Recognizing that Democrats would be reluctant to record “yes” votes for a budget that would augment the deficit, the House leadership opted to deem as passed a “budget enforcement resolution” instead, just before the July 4 recess. While the distinction between an enforcement resolution and a full budget is largely technical, there is one crucial difference: Under the enforcement resolution, Democrats can no longer use a parliamentary tactic known as budget reconciliation next year — a process Democrats had hoped might allow them to pass key pieces of legislation, such as a jobs bill, with 51 votes in the Senate, as opposed to the usual 60 needed to overcome a filibuster.
Under the arcane rules of the Senate, budget reconciliation can only be used if it was written into the budget rules passed the previous year. With no full budget, there can be no reconciliation. As a consequence, Democrats lose a valuable tool for passing budget-related items on a majority-rules vote.
Over at The Corner, conservative Daniel Foster is justifiably elated:
If in November the Republicans come very close to taking the House and cut into the Democrats’ majority in the Senate (I consider this the most likely outcome), they will nevertheless end up in de facto control of both bodies.
Without reconciliation, Senate Democrats won’t have any procedural check on the filibuster (save a “nuclear option”),1 and grabbing the usual-suspect New England Republicans will no longer be enough to get to 60. On the other side of the Capitol, even if the Democrats hang-on to a bare majority, there is still going to be a non-trivial number of conservative House Democrats who side with the GOP on tough spending and social issues. (As Kevin Williamson just put it to me, “conservative Democrats rule the world.”)
This situation would be disastrous for Democrats, whose narrow majorities would give them all of the responsibility and none of the power.
He’s absolutely right. One of the more frustrating things about the current political situation is that Republicans have been having a huge impact on policy through their use of the filibuster — both as a means of influencing particular policy outcomes, and also as a way of generally obstructing government. But because our system gives one party the majority but not the power to govern, Republicans haven’t had to take any responsibility for their acts.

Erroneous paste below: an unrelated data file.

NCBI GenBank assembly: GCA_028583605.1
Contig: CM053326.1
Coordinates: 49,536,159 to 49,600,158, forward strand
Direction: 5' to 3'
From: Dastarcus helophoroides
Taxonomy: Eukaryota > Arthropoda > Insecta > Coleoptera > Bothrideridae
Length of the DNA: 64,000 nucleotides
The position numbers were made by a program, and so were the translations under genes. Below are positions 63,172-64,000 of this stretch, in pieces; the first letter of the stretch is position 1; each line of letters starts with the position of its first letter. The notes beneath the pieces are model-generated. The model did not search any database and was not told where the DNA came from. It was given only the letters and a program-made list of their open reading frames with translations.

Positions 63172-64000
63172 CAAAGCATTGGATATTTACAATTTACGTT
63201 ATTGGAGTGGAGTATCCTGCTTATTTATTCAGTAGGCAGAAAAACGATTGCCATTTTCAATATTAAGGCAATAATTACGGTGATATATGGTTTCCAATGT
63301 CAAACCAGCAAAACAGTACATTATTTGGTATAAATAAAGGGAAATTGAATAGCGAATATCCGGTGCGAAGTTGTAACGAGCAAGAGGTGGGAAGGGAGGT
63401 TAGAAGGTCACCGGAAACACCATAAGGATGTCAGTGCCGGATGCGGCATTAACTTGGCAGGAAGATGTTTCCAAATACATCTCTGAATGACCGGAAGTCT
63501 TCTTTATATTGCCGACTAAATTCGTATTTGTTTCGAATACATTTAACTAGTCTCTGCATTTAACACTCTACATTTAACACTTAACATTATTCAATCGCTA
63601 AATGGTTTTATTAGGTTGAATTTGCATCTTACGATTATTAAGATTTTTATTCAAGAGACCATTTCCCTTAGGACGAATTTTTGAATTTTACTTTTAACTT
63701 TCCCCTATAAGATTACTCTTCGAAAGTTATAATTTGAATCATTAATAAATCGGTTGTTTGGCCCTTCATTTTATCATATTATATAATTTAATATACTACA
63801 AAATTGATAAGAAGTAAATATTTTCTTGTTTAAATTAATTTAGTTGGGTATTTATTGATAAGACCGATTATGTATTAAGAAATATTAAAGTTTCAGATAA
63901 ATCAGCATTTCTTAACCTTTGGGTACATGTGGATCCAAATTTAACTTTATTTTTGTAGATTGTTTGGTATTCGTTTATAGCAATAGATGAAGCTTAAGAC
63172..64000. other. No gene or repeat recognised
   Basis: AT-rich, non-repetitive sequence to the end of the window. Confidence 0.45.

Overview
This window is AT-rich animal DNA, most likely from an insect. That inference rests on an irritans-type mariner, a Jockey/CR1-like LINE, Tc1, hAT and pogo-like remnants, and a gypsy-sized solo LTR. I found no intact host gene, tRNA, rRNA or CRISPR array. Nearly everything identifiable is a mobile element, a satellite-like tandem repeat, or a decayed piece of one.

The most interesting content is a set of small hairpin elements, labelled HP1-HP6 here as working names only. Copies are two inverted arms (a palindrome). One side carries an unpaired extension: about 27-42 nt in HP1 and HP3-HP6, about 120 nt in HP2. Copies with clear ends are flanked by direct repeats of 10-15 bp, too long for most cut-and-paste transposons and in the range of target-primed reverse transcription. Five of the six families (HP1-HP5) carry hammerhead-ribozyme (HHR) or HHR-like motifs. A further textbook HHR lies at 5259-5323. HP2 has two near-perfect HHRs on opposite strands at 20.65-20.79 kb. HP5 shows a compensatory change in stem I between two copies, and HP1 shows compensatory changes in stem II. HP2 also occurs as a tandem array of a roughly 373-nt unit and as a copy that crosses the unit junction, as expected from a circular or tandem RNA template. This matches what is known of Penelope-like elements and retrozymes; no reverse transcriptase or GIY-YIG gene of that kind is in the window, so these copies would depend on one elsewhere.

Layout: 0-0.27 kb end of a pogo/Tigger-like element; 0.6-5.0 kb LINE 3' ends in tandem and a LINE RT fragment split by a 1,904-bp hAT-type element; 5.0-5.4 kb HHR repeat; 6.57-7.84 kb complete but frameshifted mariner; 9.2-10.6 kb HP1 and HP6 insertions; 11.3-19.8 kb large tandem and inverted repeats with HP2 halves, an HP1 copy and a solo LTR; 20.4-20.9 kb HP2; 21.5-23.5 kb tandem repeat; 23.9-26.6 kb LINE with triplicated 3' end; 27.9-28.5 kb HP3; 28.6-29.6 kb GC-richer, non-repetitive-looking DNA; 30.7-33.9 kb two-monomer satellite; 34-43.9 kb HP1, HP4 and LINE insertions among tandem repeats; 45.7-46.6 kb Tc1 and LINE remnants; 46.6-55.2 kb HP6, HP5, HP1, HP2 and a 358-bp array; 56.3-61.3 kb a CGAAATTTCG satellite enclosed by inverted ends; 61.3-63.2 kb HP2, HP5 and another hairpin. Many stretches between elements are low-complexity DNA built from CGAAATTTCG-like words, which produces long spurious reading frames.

This situation will grow even worse next year. The slim hope of overcoming filibusters will be gone; gone also will be the chance to pass legislation through reconciliation.
In fact, it might be better if the Republicans win control of the House by a slim majority in the 2010 elections. It probably would have only a minor effect on what legislation is passed — and anything really horrifyingly right-wing would be unlikely to get past the Senate and past Obama’s veto — but it would at least put Republicans in a formal position of partial responsibility for our useless Congress.
The logic of the cowardly Democrats is frustrating in two ways. First of all, as Matthew Yglesias writes, it simply doesn’t make sense:
Shame on everyone involved for thinking that a single vote will be swung by this goofy procedural nonsense. The apparent belief of backbench House members that the American people understand or care about these procedural gimmicks is bizarre. It was bizarre during the “deem and pass” controversy of January and it’s bizarre today.2
Secondly, the trade-off the Democrats are making — an at best marginal increase in their odds of re-election, in exchange for guaranteeing no significant legislative accomplishments in the 112th Congress — is a simply not worth it. In exchange for slightly better odds of continued employment for a handful of the most contemptible, overpaid mediocrities in the country, Democrats have given up on doing anything to help millions of far more deserving and needy unemployed Americans.
The needs of unemployed millions should outrank the needs of a few cowardly Democrats.
I can understand why Democrats in the House might see their re-elections as much more important than actually passing any worthwhile legislation next year. But they shouldn’t. The purpose of voting for Democrat Representatives is so that they will pass worthwhile legislation, and the House Democrats have given up on that purpose.
So why should we vote for them again?
- I’d be thrilled if Senate Democrats began their next session by eliminating the filibuster entirely. But I’d be shocked if that actually happened. [↩]
- Yglesias also correctly criticizes Obama’s role in this fiasco: “But the White House needs to take a share of the blame here. For a while now they’ve engaged in a fair amount of “austerity theater” as a political strategy without really considering the systematic consequences of that which include the fact that many House members who’d be happy to support the Obama agenda don’t want to position themselves to the left of the most high-profile and well-regarded progressive leader in the country. Consequently, austerity theater spreads to the House and we don’t have a budget. Which means that in the 112 Congress there will be no legislative agenda.” [↩]
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